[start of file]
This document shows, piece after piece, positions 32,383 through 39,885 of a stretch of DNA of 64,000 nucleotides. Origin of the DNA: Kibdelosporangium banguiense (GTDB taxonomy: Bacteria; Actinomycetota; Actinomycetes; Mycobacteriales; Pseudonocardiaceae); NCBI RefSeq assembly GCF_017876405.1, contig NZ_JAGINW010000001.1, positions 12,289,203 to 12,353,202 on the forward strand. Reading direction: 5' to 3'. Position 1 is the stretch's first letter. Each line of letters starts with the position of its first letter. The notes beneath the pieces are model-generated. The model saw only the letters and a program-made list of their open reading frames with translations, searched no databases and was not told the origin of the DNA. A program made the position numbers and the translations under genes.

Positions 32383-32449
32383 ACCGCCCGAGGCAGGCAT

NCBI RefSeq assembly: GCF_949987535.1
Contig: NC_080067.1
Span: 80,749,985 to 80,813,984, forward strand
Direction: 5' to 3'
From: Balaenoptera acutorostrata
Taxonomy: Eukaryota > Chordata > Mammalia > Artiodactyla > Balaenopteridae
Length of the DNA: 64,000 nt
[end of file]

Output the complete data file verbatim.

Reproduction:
This document shows, piece after piece, positions 32,383 through 39,885 of a stretch of DNA of 64,000 nucleotides. Origin of the DNA: Kibdelosporangium banguiense (GTDB taxonomy: Bacteria; Actinomycetota; Actinomycetes; Mycobacteriales; Pseudonocardiaceae); NCBI RefSeq assembly GCF_017876405.1, contig NZ_JAGINW010000001.1, positions 12,289,203 to 12,353,202 on the forward strand. Reading direction: 5' to 3'. Position 1 is the stretch's first letter. Each line of letters starts with the position of its first letter. The notes beneath the pieces are model-generated. The model saw only the letters and a program-made list of their open reading frames with translations, searched no databases and was not told the origin of the DNA. A program made the position numbers and the translations under genes.

Positions 32383-32449
32383 ACCGCCCGAGGCAGGCAT

NCBI RefSeq assembly: GCF_949987535.1
Contig: NC_080067.1
Span: 80,749,985 to 80,813,984, forward strand
Direction: 5' to 3'
From: Balaenoptera acutorostrata
Taxonomy: Eukaryota > Chordata > Mammalia > Artiodactyla > Balaenopteridae
Length of the DNA: 64,000 nt